Anthony Donskov

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Stride Length vs Stride Rate

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The hockey stride has been described by bio-mechanists as biphasic in nature consisting of alternating periods of single leg and double leg support.  The single support phase corresponds to a period of glide, while the double support phase corresponds to the onset and preparation of propulsion (Marino, 1977).  Both stride rate and stride length have been investigated as a means of measuring/separating the skating velocities of high caliber and low caliber skaters. The purpose of this short blog is to investigate the research in order to answer the question:  which is more important, stride length, or stride rate? 

Before digging deeper, I wanted to give my personal thoughts on what contributes to each variable.  This is nothing more than my hypothesis based on personal experience. 


Stride Length: Strength + Mobility + Technique  (Early focus for young players)

Stride Rate: CNS + Muscle architecture + lever system + RFD (As technique becomes reinforced, a shift in focus for advanced players)


(Marino et al., 1977) Kinematics of skating at Different Velocities

Purpose:  To quantify and compare the temporal aspects of the skating stride performed at three different velocities. 

  • As skating velocity increased, mean stride rate also increased
  • As skating speed changed there was a statistically significant accompanying change in stride rate, single support time and double support time
  • When velocity was high, stride rate was high
  • This would indicate that fast speed is more dependent on the number of times that force of propulsion is applied, than the force of each propulsion
  • Both glide and propulsive phases decreased markedly as velocity increased
  • Stride rate seems to be the most important element

(Upjohn et al., 2008) Three-Dimensional Kinematics of the Lower Limb during forward ice hockey skating

Purpose:  Describe lower limb kinematics in three dimensions during the fwd. skating stride and contrast b/w high caliber vs low caliber players

  • High caliber skaters achieved faster skating velocities even though stride rates were similar (59 vs 55 strides/min). High caliber skaters demonstrated BOTH significantly > stride length and stride width than low-caliber skaters
  • Largest ROM were observed in the sagittal plane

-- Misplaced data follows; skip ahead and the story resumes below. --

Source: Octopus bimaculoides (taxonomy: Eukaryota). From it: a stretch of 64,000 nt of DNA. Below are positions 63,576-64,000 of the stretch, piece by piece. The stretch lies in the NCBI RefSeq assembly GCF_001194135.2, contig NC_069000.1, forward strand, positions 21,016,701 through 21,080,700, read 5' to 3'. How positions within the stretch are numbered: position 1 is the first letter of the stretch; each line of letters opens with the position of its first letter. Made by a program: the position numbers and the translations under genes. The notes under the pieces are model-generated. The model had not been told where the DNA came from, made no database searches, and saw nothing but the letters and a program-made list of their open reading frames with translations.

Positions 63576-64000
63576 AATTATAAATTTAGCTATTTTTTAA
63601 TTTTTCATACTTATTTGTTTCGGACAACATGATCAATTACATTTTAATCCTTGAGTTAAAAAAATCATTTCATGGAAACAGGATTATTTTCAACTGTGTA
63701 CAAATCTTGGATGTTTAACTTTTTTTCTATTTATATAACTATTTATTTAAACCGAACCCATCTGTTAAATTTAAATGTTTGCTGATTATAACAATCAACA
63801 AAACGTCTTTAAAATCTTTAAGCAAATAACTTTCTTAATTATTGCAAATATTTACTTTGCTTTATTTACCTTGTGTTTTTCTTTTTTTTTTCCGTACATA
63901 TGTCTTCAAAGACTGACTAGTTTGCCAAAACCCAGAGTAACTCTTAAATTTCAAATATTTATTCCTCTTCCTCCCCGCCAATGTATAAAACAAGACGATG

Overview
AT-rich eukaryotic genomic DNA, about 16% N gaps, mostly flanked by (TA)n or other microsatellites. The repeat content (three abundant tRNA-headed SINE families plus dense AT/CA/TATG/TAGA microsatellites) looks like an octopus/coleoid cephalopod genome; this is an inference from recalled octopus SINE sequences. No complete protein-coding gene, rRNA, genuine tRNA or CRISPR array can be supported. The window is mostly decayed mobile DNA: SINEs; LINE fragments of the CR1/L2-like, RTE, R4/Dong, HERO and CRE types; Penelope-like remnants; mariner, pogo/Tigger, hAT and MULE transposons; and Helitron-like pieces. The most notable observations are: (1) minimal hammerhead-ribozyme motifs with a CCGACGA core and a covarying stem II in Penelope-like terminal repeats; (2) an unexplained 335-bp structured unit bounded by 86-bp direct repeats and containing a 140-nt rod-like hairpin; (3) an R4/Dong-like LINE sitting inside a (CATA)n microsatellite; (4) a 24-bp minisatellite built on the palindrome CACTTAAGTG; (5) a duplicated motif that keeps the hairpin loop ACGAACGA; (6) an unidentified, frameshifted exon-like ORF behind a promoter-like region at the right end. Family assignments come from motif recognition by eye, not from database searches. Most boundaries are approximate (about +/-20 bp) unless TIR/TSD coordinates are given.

• High caliber skaters generated > hip flexion at weight acceptance and > knee extension and plantarflexion at propulsion
  • High caliber skaters were more flexed at the hip, knee and more dorsiflexed at the foot-ankle throughout support
  • Increased knee flexion = increase in elastic energy of the quads in concentric push off
  • A greater rate of hip flexion at weight acceptance is indicative of a > degree of eccentric contraction of the anterior thigh muscles before concentric contraction during propulsion
  • Stride length seems to be the biggest difference b/w high vs low caliber skaters 

(Shell et al., 2017) Skating Start Propulsion: 3-Dimensional kinematic analysis of elite male and female hockey players

Purpose:  Evaluate the body movement kinematics of ice hockey skating b/w elite male and female ice hockey participant

  • Groups had similar stride lengths but different stride widths, males had significantly wider steps
  • Hip flexion/extension was significantly greater in males than females during the latter stance phase
  • Females were less abducted than male skaters by 10 degrees
  • Male’s greater average stride rate and longer step lengths were not significantly different from females, however they combined to result in higher skating velocity
  • Main difference may be related to lower body strength
  • Strength (the ability to create friction on the ice using large propulsive angles) may be the difference b/w skating velocity 

(Budarick et al., 2018) Ice Hockey Skating Sprints:  run to glide mechanics of high caliber male and female athletes

Purpose:  Compare body center of mass and lower body kinematic profiles from static start to maximal speed of high caliber male and female ice hockey players

  • Over the first 7 steps, males reached higher speeds than females
  • Hip: The combination of hip adduction and abduction show that females were more adducted through all stance phases
  • Knee: Males were more flexed at ice contact and during stance than females
  • Males had greater knee flexion angles and hip abduction angles than females
  • The run to glide transition can be identified at approximately the third stride (5thstep)
  • Both male and females were still accelerating at the end of the 5s (34 m)
  • No differences in step width were found
  • As skaters reach their max speed, step widths become smaller b/c there is less need to create friction on the ice and wider steps are less necessary to promote balance or stability
  • Both strength and stride length seem to be the biggest variables separating these populations

As one would imagine, there is no black and white answer as to which is more important, stride length, stride rate, stride width, or relative strength.  Coupled with the fact that hockey biomechanics research is not nearly as prevalent in ice hockey as field-based sports.  In situations such as these perhaps a portfolio style approach is warranted (diversify the program with elements of each:  strength, mobility, RFD etc.). 

We focus much more on basic, foundational strength work with our youth athletes.  However, in recent years, we have focused more on the velocity side with our mature, advanced training age demographic.  Although the research doesn’t clearly steer us in one direction, our goal is to use the strength that has been acquired throughout the years faster, more efficiently in order to improve stride rate and turnover on the ice. 

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